A former employee, or her attorney, sends you a letter demanding copies of the employee’s personnel file and pay records. Under AB 2674, the rules about what an employer has to do, and when they need to do it, will change slightly as of January 1, 2013.

As for pay records, current law already requires California employers to provide a copy of the employee’s wage statements (paystubs) that include specific information required under Cal. Labor Code Section 226 going back at least three years. Employers do not need to provide time sheets or pay records above and beyond what is on the employee’s paystub. The pay records must be provided within 21 calendar days of the request. Failure to timely provide copies of the pay records entitles the employee to a $750 penalty, plus a claim for injunctive relief and attorneys’ fees. None of these current requirements have changed. 

What AB 2674 adds is a clarification that a “copy” of the pay records can include a duplicate or computer generated record that includes that same information as the itemized statements provided to the employee. The employer does not need to provide actual photocopies of the paystubs.

What an employer can not do is provide a computer generated printout that does not include all the information that should be on the paystub, such as gross pay, all deductions, net pay, hours worked, and the correct hourly rate for regular and overtime hours worked.

What about the personnel file? Current law under Cal. Labor Code Section 1198.5 already requires California employers to allow both current and former employees to either inspect their personnel file or obtain a copy of it (and you can charge the employee for the copy). What many employers do is only provide copies of signed documents from the personnel file under Cal. Labor Code Section 432, and then invite the current or former employee to set up an appointment at the worksite to inspect the entire file. Under AB 2674, this process will need to change.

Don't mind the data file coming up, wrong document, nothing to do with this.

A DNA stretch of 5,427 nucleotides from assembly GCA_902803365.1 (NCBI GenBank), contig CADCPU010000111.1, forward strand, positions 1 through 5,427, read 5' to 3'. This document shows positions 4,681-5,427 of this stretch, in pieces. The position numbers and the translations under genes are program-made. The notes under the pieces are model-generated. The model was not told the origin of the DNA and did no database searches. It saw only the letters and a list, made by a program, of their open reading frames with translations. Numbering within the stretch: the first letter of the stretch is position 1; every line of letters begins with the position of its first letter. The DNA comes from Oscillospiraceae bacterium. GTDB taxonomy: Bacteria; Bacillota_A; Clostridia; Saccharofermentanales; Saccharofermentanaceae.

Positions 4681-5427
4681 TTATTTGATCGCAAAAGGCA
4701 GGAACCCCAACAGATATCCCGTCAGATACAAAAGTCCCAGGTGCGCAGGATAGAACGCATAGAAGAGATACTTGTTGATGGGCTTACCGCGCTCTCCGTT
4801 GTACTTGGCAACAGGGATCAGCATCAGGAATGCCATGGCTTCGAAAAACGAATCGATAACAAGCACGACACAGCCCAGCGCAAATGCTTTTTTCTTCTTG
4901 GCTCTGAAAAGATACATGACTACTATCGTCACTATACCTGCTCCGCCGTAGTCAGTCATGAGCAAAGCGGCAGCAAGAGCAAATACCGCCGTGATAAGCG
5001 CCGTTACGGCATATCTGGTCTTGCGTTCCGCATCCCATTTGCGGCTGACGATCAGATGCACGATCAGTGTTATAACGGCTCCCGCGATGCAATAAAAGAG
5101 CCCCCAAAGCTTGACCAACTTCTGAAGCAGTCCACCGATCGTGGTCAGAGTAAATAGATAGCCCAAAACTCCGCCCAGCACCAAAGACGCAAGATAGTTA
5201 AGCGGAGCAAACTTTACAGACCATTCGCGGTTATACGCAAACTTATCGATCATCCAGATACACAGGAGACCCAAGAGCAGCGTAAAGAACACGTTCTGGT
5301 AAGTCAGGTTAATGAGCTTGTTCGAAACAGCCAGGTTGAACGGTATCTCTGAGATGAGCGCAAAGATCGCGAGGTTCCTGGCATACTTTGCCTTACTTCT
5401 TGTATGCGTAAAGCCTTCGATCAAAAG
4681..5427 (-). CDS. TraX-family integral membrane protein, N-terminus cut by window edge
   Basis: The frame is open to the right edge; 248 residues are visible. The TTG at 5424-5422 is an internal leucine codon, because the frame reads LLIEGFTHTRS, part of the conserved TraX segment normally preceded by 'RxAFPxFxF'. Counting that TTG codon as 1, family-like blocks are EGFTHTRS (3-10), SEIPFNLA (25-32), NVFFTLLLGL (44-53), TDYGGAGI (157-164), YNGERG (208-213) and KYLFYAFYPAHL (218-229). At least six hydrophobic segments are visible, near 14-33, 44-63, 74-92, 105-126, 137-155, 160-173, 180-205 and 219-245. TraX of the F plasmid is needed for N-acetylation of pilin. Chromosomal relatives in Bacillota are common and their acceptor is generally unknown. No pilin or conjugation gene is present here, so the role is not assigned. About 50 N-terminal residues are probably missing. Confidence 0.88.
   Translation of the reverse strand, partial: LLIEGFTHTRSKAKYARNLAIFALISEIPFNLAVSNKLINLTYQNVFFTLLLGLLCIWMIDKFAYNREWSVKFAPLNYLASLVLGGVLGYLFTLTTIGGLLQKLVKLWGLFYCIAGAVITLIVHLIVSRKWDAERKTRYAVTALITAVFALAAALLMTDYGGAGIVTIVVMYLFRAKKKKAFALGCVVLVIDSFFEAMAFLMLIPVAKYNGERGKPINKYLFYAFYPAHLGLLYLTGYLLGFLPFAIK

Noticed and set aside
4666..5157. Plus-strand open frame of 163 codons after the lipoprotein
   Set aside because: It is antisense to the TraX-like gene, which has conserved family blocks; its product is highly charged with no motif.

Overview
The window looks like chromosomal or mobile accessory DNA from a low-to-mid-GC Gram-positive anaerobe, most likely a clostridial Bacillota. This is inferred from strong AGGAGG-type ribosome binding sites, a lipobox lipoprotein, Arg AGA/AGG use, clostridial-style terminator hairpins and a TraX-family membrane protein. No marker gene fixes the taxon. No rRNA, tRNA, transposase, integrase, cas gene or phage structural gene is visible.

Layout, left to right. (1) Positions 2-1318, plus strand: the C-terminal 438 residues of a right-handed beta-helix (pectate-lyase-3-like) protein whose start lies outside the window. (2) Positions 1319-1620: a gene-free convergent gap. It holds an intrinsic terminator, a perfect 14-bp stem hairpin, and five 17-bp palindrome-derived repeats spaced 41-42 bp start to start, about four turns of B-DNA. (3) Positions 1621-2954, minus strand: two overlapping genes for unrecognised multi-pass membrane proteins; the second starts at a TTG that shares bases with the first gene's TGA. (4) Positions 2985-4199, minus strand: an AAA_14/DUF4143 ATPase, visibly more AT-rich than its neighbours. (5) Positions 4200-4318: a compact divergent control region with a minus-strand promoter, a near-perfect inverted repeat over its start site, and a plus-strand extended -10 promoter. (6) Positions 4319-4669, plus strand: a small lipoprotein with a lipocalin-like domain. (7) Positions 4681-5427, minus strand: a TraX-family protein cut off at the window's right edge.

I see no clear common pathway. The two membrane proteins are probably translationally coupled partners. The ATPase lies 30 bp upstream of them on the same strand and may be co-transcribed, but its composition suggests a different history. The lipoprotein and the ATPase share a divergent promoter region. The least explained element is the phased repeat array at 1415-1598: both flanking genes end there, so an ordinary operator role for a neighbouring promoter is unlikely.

First, there is now a statutory deadline of 30 days to either provide a copy or make the entire file available for inspection. The 30 days runs from the employer’s receipt of the request. The parties can agree to a longer time frame, as long as it doesn’t exceed 35 days. So, no stalling allowed. I have no idea why this deadline is different from the 21 days to provide pay records, but it is. 

Second, the request for a copy or the inspection can be made by the former employee or her representative (i.e., attorney). This means that if the employer doesn’t give the entire file, the former employee’s attorney can come and inspect it.

Third, the employer is now allowed to redact the names of any non-supervisory employees contained in the records prior to copying or inspection. 

Fourth, the employer can designate a person to whom requests should be made, and may prepare a form for use in requesting records.

Finally, if an employer fails to provide the records, the $750 penalty, plus a claim for injunctive relief and attorney’s fees, will apply.

Why these changes? To prevent employers from being evasive when such requests for records come in. 

What does AB 2674 mean to you? All the more reason to keep the personnel files in order, to include everything they should (such as signed copies of any arbitration agreement, handbook acknowledgment, confidentiality agreement, employee discipline, performance reviews, pay notice) and to exclude the stuff that shouldn’t be in there (such as I9, background check, drug test results, interview notes, medical notes, and investigation materials including witness statements). Then when the request for personnel and pay records comes in, you’ll have nothing to hide and can simply comply.